In 2006 Slavic Village Development took its green space development to the next level when it spearheaded the public-private development of the Morgana Run Trail, a three-mile urban rail-trail. While promoting the trail as an alternative form of transportation for residents, the SVD hasfound that it is a great tool to market the neighborhood.

    In the past year a public-private housing partnership, Opportunity Homes, has formed. The partnership creates unique, fully renovated, energy-efficient homes in targeted areas. Slavic Village was selected in part because of its proximity to the Morgana Run Trail and other numerous amenities in the neighborhood that the trail links together.

    Slavic Village Development is responsible for marketing the houses, both in flyers and at open houses. One of the main selling points is the close proximity to the Morgana Run Trail and the connections the trail makes both within the neighborhood and beyond. Having access to shopping, schools, parks, employment and recreation via the trail has proven to be an important asset in selling houses and revitalizing the neighborhood. In total five houses in the residential area near the trail will be renovated through the Opportunity Home program. Three houses were complete in November 2009 and one is currently under contract.

    Image courtesy of Opportunity Homes & Slavic Village Development

  • Sec. LaHood Stands Up for Trails

    When Sen. Tom Coburn (R-Okla.) recently attacked two major trail projects–an extension of the Cedar Lake Rail Trail in downtown Minneapolis and a historical bridge rehabilitation connecting Nebraska and South Dakotaas examples of wasteful government spending, he may have expected the usual opposition from bicycle and pedestrian advocates around the country. He may not, however, have expected a full-on rebuttal from U.S. Department of Transportation Secretary Ray LaHood, who wrote that "bike paths [are] a key ingredient in our livability initiative to allow people to live, work, and get around without a car. We don't call that waste; we call it progress."

    Thank you, Sec. LaHood, for speaking up for active transportation. Add your voice to the chorus calling for investment in a better transportation network by signing up for action alerts from Rails-to-Trails Conservancy.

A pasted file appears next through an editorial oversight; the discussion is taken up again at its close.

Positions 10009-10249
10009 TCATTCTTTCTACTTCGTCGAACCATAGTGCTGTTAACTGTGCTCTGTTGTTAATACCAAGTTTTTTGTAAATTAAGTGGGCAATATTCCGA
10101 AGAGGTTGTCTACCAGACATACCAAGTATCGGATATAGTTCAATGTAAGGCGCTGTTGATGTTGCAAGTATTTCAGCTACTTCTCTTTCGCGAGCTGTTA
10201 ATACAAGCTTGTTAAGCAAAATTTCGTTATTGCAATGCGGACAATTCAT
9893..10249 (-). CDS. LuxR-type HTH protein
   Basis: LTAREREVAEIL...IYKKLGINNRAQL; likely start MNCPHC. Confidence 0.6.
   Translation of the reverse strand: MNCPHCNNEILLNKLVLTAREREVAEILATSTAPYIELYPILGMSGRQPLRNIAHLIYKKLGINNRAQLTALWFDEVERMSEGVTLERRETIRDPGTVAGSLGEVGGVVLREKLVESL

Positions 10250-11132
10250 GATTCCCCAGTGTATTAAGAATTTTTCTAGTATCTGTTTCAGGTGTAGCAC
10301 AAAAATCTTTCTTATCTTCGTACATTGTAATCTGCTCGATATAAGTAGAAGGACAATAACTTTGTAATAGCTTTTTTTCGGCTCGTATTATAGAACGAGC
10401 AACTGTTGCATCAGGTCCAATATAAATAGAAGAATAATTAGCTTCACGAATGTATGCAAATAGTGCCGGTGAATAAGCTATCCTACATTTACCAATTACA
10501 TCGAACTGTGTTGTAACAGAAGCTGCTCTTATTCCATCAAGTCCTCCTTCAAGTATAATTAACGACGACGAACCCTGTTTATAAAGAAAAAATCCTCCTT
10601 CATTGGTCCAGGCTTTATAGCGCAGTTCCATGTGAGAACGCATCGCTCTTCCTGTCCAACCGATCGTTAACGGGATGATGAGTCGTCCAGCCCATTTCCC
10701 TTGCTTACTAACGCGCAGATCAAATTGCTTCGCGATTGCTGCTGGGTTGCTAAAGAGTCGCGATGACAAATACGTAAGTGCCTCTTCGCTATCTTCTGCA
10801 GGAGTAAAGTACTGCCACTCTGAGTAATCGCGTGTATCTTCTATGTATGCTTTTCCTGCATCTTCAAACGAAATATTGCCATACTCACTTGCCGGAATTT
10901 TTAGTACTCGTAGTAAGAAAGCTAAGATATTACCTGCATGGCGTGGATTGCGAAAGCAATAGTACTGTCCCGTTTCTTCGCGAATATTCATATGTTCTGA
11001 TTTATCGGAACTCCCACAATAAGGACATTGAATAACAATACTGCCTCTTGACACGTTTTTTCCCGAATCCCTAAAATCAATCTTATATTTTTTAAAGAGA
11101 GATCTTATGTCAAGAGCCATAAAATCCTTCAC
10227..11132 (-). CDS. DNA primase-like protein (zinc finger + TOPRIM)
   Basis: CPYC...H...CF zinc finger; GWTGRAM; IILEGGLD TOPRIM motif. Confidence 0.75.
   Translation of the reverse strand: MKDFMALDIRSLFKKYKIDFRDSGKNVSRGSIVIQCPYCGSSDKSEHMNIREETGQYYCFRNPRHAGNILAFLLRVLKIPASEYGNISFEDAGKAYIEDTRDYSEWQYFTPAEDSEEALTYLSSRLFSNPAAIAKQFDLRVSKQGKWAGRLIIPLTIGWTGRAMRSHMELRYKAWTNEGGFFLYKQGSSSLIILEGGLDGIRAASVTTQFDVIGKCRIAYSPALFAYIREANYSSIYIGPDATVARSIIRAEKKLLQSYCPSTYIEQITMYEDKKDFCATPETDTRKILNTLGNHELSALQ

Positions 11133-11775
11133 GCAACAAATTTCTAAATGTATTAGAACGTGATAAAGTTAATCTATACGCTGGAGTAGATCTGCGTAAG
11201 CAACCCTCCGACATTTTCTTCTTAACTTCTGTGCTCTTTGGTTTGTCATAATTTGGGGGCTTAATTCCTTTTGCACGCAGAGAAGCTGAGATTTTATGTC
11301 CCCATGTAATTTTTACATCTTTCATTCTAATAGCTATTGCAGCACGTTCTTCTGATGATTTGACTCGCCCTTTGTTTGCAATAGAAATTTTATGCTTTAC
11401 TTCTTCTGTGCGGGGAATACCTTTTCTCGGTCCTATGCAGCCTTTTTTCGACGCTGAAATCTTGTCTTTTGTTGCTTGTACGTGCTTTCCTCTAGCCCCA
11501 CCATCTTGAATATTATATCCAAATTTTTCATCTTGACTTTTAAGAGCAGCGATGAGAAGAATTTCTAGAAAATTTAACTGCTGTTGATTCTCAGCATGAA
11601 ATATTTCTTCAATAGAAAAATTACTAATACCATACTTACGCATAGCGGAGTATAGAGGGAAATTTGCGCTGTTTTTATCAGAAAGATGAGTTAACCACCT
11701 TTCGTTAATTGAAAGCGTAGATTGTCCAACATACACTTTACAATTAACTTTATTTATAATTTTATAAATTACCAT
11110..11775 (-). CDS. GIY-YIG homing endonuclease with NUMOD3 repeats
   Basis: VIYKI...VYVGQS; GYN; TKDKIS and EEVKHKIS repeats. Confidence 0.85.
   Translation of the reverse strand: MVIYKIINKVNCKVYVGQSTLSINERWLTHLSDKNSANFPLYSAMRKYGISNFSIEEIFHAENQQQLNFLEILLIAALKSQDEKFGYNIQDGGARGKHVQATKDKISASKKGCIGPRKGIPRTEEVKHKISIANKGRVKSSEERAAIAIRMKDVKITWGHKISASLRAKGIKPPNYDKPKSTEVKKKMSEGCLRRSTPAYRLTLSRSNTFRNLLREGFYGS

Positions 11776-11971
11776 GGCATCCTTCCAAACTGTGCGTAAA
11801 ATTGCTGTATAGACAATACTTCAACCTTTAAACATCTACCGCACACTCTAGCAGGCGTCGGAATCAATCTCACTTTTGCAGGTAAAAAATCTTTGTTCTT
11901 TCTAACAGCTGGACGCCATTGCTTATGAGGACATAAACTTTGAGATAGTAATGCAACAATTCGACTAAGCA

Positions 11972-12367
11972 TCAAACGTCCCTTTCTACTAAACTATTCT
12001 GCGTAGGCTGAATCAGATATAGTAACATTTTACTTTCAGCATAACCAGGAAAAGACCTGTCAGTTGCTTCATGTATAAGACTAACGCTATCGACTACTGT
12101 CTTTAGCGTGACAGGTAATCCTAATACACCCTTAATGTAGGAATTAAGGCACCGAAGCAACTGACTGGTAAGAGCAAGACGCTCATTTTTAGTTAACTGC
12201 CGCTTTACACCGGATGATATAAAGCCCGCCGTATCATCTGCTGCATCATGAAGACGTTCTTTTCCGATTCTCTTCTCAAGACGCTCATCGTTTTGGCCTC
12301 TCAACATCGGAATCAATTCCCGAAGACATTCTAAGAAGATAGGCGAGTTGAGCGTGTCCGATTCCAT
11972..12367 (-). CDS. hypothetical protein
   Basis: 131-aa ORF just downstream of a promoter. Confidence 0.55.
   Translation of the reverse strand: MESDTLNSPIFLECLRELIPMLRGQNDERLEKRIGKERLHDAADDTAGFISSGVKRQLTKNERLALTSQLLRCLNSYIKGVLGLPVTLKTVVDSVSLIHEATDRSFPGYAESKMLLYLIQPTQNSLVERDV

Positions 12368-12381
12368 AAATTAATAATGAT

Photo of Sec. LaHood by BikePortland on Flickr.

  • Rail-Trails: Recreation or Transportation?

    As plans progress to extend the Cumberland Valley Rail-Trail between Newville and Carlisle, Pa., Pennsylvania bike blog Pedalling Along asks two eternal questions:

    1. "The big debate is whether we should configure existing roads to encourage bikes via bike lanes and markings, etc…; or whether bike specific trails are the ticket."
    2. After noting all the transportation connections that can be made with the new trail extension, he asks: If the trail were to develop "into a transportation route for bikes...would it interfere with the recreational aspect of the existing trail?"

    The answer is that neither of these questions is an either/or proposition. Better bicycling for all populations can only be achieved through a strong, interconnected network of trails and on-street facilities. Last week, we tweeted a link to a recently installed bicycle boulevard treatment on Southeast Spokane Street in Portland, Ore., that connects with the Springwater Corridor. As a result, cyclists traveling from the Sellwood neighborhood to downtown now have a safer ride when they use a bike boulevard to connect with a rail-trail. This type of complete system is the goal of our Campaign for Active Transportation, which seeks to double federal funds for communities to invest in bicycle and pedestrian infrastructure.

    As for the second question, rail-trails effectively serve both transportation and recreation functions. Although conflicts can arise between trail users, the issue is usually one of mode (cyclists, pedestrians, inline skaters) and not one of purpose (transportation or recreation). For example, a pedestrian on the trail does not care if the cyclist passing her is out for a leisure ride, a training ride or is commuting to workshe only cares if he passes without warning. And vice versa: the cyclist does not care if a pedestrian is on a trail for a quick stroll or a walk to schoolwhat matters to him is if she leaves enough room for him to safely pass.